King Pin | Bead Electronics Blog

Swaging vs. Stamping

Posted by bead electronics on Feb 15, 2021 9:06:09 AM


Manufacturing companies rely on various forming methods to manipulate the size and shape of metal. While there are several such methods in the industry, swaging is one of the oldest used. Similarly, metal stamping is another well-known industrial process used for metal forming and has evolved over time.

The Swaging Process

Swaging is a method used to move the shape of metal through cold forming. This process 'moves' not removes metal, so essentially it's a scrap-less forming process.

Swaging is a manufacturing process that uses a tool called a swager, for cold shaping metal into the required shape. Over the years, newer and more efficient methods have emerged, yet the age-old swaging method is preferred for its effectiveness and reliability.

Swaging is a compressive cold forming process used to manipulate the shape of metal. During the process, a metal workpiece is forced through a die, and as it’s pushed through, it takes the die’s shape. No material is removed to achieve the same dimensions as the die used. While the methods to perform swaging have evolved over time, the process of moving, not removing metal remains. Today swaged components support a wide range of industries including connectors, automotive, and industrial applications.

bead-dfm-swaging

The Stamping Process

Conversely, stamping also referred to as pressing, is another popular industrial manufacturing procedure. Several companies across the world use this process to deliver metal components across industries, including automotive, medical, and aerospace. It’s a reliable, fast, and cost-effective method of producing large quantities of complex components.

The process involves placing a flat piece of metal into a stamping press to attain the desired shape eventually. The metal stamping process involves various physical processes — punching, blanking, embossing, coining, bending, and flanging. While they are all different from one another, all processes use a combination of pressure and sharp tools to cut and create metal components.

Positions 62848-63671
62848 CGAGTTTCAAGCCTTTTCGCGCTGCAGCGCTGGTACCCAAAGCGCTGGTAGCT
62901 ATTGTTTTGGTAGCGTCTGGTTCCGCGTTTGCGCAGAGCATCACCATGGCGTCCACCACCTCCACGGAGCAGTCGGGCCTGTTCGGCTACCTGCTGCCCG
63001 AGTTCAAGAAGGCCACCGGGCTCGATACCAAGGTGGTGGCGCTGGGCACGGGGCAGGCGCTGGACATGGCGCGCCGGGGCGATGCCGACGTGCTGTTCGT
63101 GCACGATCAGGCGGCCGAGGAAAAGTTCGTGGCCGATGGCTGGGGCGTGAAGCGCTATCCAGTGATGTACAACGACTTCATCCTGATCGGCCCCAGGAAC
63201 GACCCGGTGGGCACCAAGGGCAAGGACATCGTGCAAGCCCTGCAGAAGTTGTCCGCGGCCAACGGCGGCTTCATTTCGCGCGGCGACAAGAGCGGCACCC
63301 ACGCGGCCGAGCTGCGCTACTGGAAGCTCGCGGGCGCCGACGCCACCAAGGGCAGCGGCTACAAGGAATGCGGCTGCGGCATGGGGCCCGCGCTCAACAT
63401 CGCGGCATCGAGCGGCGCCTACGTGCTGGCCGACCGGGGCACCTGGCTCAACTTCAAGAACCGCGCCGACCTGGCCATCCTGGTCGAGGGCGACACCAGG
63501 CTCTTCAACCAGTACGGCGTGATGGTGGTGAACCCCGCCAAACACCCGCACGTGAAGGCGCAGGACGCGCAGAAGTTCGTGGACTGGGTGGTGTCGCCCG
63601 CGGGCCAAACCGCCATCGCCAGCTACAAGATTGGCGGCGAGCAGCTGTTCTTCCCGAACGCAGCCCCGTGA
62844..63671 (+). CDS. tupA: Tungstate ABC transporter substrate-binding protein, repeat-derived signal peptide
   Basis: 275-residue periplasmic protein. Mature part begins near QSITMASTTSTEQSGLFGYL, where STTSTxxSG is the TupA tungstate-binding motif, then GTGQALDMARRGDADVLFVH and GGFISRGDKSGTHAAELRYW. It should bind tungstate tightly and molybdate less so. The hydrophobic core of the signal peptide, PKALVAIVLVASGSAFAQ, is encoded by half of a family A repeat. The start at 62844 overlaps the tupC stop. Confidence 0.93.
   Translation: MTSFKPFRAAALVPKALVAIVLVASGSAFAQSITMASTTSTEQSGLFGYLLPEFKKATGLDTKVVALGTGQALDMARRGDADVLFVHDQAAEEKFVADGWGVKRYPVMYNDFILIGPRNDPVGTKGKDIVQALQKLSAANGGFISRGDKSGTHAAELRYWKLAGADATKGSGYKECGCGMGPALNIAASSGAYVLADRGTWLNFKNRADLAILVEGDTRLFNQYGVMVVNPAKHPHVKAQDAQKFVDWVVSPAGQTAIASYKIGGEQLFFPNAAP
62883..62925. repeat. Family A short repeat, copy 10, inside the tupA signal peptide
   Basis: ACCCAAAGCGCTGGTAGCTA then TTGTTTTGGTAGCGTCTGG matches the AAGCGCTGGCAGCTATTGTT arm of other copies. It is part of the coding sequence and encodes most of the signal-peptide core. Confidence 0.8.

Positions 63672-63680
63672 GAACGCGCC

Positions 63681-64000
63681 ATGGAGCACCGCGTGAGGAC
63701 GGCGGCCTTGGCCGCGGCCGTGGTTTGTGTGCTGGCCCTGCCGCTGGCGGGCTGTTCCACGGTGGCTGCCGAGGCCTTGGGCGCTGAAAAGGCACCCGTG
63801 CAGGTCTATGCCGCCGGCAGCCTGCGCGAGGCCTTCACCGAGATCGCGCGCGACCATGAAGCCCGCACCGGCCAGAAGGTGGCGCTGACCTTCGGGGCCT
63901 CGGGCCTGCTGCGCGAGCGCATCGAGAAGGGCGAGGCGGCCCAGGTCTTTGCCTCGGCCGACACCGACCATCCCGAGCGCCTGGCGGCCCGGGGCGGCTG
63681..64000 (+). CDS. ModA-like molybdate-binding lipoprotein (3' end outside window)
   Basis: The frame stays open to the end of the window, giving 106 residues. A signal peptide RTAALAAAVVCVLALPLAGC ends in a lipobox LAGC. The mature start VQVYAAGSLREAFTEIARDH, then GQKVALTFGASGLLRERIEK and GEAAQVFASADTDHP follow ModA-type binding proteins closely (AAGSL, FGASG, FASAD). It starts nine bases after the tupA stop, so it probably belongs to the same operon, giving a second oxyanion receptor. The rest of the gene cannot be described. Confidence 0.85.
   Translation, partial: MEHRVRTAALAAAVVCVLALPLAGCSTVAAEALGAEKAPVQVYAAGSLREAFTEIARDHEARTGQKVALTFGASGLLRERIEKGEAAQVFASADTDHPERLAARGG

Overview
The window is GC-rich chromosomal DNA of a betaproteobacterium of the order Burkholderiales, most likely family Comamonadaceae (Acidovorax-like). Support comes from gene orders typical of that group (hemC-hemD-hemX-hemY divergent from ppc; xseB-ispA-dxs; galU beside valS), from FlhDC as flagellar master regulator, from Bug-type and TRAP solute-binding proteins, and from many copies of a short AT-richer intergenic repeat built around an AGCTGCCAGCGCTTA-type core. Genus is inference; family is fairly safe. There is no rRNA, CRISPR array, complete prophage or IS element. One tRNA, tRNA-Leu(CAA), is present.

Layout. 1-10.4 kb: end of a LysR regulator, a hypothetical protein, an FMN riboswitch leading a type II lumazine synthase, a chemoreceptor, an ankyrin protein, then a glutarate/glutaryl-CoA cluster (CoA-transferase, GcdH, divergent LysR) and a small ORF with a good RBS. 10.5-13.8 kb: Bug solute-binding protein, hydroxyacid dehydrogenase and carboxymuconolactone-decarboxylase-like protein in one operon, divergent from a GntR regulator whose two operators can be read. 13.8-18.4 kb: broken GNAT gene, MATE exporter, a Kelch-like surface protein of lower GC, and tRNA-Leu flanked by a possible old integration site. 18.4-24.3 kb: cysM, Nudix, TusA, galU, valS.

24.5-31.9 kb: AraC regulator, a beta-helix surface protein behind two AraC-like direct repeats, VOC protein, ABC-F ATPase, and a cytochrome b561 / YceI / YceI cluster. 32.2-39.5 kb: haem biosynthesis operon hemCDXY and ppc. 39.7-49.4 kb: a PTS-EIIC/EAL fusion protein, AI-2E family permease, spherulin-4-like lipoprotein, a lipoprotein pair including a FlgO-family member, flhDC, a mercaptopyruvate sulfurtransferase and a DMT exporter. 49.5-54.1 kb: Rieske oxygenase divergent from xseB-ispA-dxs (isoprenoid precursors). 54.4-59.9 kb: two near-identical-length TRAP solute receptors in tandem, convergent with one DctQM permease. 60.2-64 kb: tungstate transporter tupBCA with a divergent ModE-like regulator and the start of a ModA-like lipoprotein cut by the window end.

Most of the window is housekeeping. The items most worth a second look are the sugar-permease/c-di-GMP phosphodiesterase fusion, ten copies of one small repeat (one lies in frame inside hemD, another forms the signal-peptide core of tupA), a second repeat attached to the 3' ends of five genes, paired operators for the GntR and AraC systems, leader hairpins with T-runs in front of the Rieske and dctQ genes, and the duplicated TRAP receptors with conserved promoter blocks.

When to Use Swaging vs. Stamping

Swaging is primarily used as a metal forming method to reduce rods, wires, and tubes. It’s a highly economical method for remodeling existing products with minimal waste. Moreover, its versatility allows it to be used for sizing and shaping new components too. Stamping is can be cost-effective when in need of large quantities of complex parts in a short amount of time, once tooling is in place. Depending on the complexity of the components, it could be a single-stage operation or may need to go through a series of stages.

Both swaging and stamping use different forms of dies to achieve the required shape and dimensions. Both processes also fall under cold metal forming operation in contrast to hot forming processes such as hot rolling, welding, and forging.

The fundamental difference between swaging and stamping is the underlying procedure. The swaging process is kind of like making a tortilla. You have your dough, and you put it in the tortilla maker and apply a certain amount of force to obtain a well-rounded tortilla of your desired dimensions. On the contrary, stamping uses thin sheets of metals to punch out shapes and obtain precisely cut metal.

Both methods are popular in the current manufacturing industry and are used across several sectors — military, medical, automotive, aerospace, and so on.

About Bead Electronics

Bead Electronics, is a global manufacturer of electronic connector pins and has been manufacturing in Connecticut for over 100 years. The award-winning company carries over 500 patents and is best known for inventing its manufacturing process called swaging. This process is a high-speed, virtually scrap-less, cold-forming process capable of producing a wide size range of metal electronic components that are consistent and cost-effective. The family-owned business is led by its fifth generation. Click here to speak to a connector pin specialist today.

Topics: Custom Contact Pins, Bead Electronics, Swaging, Quality Standards, Stamping